Traveling this week across the state by car, I find myself in a Texas State of mind.
What is a “Texas state of mind”? For me, it’s marveling over the diversity of the state, the vastness, the beauty, the people.
Yesterday I drove from Houston to Waco for meetings, then continued on to Dallas for my meetings today. Waco is so laid back, and easy. Dallas is not.
For example, I was grabbing some dinner and a glass of wine at Pappadeaux last night when 2 young men sat down at the bar next to me. Both were not from Texas, but one was on his first visit. They struck up a friendly conversation with the pretty bartender, and the ‘seasoned’ Texas traveler made fun on the ‘new’ one’s pronunciation of some of the items on the menu.
The bartender asked them where they were from. Both replied ‘up north’.
That made me smile. When you ask a Texan where they are from, inevitably they say Texas, and then they will describe which part of Texas they are from. Even if we are outside of the US we are one of the only folks who claim our state first when we travel abroad. We aren’t just Americans. We are Texans.
I know many from Oklahoma who will proudly claim their home on the first question, I’ve even heard some Californians do the same, but not many. Most Californians, in my experience, say they are from the West Coast.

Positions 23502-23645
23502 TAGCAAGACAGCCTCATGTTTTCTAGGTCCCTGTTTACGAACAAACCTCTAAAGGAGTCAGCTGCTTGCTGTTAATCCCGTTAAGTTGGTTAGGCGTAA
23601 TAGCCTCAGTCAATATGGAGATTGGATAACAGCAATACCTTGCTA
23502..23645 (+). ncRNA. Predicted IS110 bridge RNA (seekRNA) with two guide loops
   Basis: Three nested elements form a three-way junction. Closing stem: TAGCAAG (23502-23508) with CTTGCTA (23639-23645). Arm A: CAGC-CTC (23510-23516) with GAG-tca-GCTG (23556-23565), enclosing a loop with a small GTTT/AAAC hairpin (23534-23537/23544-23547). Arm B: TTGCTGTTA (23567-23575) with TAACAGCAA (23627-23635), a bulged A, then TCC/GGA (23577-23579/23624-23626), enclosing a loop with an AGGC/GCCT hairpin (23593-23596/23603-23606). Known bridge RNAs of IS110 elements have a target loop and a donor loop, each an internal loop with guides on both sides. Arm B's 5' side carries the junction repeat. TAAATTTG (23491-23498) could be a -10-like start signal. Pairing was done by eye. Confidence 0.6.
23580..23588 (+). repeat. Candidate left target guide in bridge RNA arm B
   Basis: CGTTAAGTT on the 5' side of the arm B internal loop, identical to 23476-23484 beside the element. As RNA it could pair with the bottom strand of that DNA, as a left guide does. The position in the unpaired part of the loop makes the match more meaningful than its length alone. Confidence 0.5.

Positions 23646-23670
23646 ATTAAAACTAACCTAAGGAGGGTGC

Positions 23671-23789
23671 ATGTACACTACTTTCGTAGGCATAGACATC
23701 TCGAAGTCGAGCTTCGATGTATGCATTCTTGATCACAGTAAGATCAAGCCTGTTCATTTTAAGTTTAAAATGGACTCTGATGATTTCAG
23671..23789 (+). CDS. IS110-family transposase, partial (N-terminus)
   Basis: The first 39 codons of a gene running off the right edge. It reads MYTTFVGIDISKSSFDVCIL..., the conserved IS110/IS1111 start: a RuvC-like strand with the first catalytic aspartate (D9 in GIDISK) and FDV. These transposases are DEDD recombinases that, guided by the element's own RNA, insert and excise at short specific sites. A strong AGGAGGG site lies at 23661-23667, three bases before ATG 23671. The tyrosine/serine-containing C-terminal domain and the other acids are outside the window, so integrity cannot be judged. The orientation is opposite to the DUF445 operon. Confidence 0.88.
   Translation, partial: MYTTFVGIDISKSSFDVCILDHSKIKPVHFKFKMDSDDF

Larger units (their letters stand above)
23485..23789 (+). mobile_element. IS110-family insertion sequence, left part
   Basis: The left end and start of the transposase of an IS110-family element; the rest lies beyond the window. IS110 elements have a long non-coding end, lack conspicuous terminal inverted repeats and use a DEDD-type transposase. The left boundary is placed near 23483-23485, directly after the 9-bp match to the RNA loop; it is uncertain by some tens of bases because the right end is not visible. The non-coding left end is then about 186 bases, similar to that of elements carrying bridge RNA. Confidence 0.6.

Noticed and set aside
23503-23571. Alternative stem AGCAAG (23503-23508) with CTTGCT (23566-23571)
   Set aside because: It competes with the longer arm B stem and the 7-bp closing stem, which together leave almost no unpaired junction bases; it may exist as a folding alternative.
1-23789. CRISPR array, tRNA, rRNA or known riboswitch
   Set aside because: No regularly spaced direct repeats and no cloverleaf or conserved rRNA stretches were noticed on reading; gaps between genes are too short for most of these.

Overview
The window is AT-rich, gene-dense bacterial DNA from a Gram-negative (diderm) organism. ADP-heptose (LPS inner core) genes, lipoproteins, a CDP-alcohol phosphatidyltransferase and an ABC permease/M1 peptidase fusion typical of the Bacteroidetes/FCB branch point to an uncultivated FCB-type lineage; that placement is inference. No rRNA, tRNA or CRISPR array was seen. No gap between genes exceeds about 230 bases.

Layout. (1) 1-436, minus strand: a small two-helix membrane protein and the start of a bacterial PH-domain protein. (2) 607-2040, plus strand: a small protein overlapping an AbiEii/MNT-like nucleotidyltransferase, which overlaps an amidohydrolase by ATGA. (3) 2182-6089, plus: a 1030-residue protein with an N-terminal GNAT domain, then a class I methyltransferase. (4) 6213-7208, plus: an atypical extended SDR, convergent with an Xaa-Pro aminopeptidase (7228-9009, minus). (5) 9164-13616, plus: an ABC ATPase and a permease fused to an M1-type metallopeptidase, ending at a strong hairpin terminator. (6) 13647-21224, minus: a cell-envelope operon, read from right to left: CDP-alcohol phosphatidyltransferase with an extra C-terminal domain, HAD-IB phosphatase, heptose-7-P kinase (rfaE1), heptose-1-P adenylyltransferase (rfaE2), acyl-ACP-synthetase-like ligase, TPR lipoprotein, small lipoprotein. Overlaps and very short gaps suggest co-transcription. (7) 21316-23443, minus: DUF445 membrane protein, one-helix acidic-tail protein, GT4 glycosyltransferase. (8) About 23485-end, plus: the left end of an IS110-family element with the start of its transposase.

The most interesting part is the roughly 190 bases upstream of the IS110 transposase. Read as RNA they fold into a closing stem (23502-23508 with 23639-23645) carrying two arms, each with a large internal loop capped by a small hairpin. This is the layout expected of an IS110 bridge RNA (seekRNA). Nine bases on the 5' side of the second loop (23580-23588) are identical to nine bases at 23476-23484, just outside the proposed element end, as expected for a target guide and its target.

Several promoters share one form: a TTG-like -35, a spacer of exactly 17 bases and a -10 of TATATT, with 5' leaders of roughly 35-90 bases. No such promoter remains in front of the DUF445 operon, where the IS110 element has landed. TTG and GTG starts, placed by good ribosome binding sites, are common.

It took the bartender 3 questions to get the actual state that the boys from ‘up north’ were from. They were from Philadelphia, PA. The first time Texas Traveler laughed that it was as cold in Dallas as it was in Philly when he left. Texas is one of those places where it could be 90 one week, and have snow flurries the next. That’s true. Last week it was horribly hot. This week, well the Airport in Houston saw some frozen precipitation, the earliest recorded freezing rain since 1979.
Since I’m nostalgic about my home, and a little worried that with the number of people moving here daily changing our culture, I found this quote from John Steinbeck from his book Travels with Charlie.